Distributive justice has a strong relationship with pay satisfaction (Tremblay et al. , 1998). Pay satisfaction is a personal outcome of how employees are satisfied with the pay that they receive from the organization (McFarlin & Sweeney, 1992). When employees perceive that the organization is not giving them the appropriate compensation, there is injustice in distribution of rewards. This perception of unfair distribution leads to a feeling of dissatisfaction in rewards received. As a result, employees who do not perceive distributive justice will have lower pay satisfaction.

On the other hand, employees perceive distributive justice to be fair when they receive rewards that are appropriate to the work they do. Employees tend to compare their rewards and contributions to other people called referents (Tremblay et al. , 1998). When employees see that their salary is enough compared to referent others, they perceive the organization to be fair in distribution of rewards (Tremblay et al. , 1998). This state of equity makes employees happy with the compensation they receive, which is a sign of pay satisfaction.

Therefore, employees who perceive distributive justice in their organization will have a higher pay satisfaction (Folger & Konovsky, 1989; Tremblay et al. , 1998). Distributive justice is also a good predictor of job satisfaction (McFarlin & Sweeney, 1992; Colquitt et al. , 2001). Job satisfaction is the general attitude of employees towards their job. Employees with high level of job satisfaction project a positive attitude towards their job while employees who are dissatisfied with their job projects a negative attitude towards their job.

Job satisfaction is influenced by the difference between the compensation employees receive and the amount they believe they should receive. Employees who perceive just distribution of outcome have higher level of job satisfaction compared to employees who perceives unjust distribution of rewards (Folger & Konovsky, 1989; Schmiesing et al. , 2003). Employees who believe that their organization is just by compensating them according to their work or performance will most likely hold a positive attitude towards their job, which indicates job satisfaction.

Employees who perceive that there is an unjust distribution of rewards will most likely hold a negative attitude towards the organization due to dissatisfaction (Schmiesing et al. , 2003). Perceptions of distributive justice can influence the level of employee performance as well. When there is an unfair outcome distribution, employees will perceive the organization to be unjust for not compensating them accordingly. Based on the equity theory explained earlier, this perception of injustice motivates employees to change their behavior or attitude in order to restore equity.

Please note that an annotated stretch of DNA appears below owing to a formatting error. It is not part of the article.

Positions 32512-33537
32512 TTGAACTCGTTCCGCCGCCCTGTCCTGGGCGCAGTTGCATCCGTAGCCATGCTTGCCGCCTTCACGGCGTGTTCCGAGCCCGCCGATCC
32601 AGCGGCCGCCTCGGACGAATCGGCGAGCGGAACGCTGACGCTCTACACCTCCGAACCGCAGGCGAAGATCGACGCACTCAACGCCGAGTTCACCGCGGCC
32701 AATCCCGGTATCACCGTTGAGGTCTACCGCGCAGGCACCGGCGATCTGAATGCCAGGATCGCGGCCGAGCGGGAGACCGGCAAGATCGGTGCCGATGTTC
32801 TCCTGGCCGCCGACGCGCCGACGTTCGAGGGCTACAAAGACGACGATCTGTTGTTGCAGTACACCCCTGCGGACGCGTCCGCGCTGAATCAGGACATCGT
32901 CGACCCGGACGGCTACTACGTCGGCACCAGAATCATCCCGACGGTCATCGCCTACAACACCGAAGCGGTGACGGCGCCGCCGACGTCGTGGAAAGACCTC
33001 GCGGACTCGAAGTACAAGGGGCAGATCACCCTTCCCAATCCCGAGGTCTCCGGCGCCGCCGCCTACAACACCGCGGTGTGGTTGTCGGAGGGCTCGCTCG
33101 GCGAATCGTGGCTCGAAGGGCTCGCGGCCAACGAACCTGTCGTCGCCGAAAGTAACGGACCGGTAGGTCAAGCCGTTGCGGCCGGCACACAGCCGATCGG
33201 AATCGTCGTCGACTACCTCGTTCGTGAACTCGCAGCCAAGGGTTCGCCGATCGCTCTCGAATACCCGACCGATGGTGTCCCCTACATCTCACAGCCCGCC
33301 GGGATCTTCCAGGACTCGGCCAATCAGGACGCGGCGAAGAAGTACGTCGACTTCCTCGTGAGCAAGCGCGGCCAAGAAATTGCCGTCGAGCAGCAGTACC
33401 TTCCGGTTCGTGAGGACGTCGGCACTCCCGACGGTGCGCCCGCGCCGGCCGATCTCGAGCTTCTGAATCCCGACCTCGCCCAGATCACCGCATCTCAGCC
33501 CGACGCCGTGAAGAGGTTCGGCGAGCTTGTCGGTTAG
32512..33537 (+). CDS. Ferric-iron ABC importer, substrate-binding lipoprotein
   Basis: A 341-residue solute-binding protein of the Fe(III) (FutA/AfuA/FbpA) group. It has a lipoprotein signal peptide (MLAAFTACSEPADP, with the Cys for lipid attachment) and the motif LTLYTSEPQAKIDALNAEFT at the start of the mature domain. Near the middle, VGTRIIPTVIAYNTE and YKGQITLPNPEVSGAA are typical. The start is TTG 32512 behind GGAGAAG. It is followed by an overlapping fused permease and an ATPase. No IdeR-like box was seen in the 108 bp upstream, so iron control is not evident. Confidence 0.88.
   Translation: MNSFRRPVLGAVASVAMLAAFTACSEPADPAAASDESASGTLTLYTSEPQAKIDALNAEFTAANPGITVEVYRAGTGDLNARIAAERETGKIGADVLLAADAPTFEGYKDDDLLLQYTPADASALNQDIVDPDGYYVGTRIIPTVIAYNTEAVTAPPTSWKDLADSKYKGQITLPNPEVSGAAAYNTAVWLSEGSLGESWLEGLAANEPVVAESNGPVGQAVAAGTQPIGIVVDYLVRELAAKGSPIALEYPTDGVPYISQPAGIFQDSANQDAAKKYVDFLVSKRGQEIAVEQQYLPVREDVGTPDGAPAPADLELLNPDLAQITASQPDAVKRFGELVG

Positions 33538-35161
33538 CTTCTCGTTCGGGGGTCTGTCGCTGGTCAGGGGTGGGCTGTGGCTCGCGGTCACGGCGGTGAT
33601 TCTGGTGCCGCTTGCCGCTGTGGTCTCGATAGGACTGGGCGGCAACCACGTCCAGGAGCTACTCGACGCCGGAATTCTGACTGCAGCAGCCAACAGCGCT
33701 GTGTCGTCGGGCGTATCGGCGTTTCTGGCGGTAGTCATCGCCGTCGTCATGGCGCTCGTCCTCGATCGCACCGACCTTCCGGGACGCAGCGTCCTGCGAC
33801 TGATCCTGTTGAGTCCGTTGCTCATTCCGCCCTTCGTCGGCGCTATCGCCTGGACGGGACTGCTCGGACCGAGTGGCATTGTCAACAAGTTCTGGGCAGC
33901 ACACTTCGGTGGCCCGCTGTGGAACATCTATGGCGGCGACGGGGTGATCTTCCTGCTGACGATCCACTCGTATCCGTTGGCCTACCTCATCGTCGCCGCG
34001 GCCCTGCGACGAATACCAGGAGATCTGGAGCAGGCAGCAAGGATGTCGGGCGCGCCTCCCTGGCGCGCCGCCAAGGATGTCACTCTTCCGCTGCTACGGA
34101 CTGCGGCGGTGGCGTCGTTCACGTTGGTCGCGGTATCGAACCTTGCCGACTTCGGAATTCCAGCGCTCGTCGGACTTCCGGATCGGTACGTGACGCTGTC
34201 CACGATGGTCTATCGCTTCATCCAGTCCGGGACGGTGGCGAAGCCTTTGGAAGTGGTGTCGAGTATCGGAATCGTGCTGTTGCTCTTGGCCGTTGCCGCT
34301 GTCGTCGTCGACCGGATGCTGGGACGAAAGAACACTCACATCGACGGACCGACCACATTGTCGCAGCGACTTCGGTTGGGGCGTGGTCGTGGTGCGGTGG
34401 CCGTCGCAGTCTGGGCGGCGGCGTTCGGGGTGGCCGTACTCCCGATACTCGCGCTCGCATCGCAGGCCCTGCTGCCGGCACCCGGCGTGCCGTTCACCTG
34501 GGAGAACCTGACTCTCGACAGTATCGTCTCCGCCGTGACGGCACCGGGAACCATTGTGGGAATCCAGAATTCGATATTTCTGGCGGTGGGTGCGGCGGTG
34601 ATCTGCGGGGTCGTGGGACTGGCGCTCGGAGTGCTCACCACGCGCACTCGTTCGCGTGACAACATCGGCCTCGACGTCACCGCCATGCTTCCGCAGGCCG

To be able to do this, employees who perceive unjust outcome distribution will decrease their input or the level of their job performance. On the other hand, employees who perceive just distribution of rewards will increase the level of their job performance believing that the organization is fair and will reward their performance accordingly. Therefore, just distribution of outcome increases the level of employee performance (Linquist, 1995; Williams, 1999). HRM has a critical role in ensuring that  procedural, interactional, and distributive justice are practiced within the organization.

From the review of related literature, it is clear that these have empirically demonstrated linkages to employee commitment, job satisfaction, and organizational citizenship behaviors. Given that these constructs are linked to these positive outcomes, it is imperative that HRM exercise means to ensure that justice is felt and observed within the organization. HRM has substantial control over the consistency with which rules and procedures are applied to the organization, and even to the equitable distribution of rewards.

These are just some of the venues in which justice, and corresponding employee extra-role behaviors may be encouraged by HRM.


s Byme, Z. S. , Rupp, D. E. & Eurich, T. (2003). Effects of discrete emotions on distributive, procedural and interactional justice. Florida: Society for Industrial and Organizational Psychology. Carson, K. D. , Carson, P. P. & Toma, A. G. (1997). An empirical assessment of theoretical models of distributive and procedural justice: A step toward  literature integration. Louisiana: Harvard Business Review.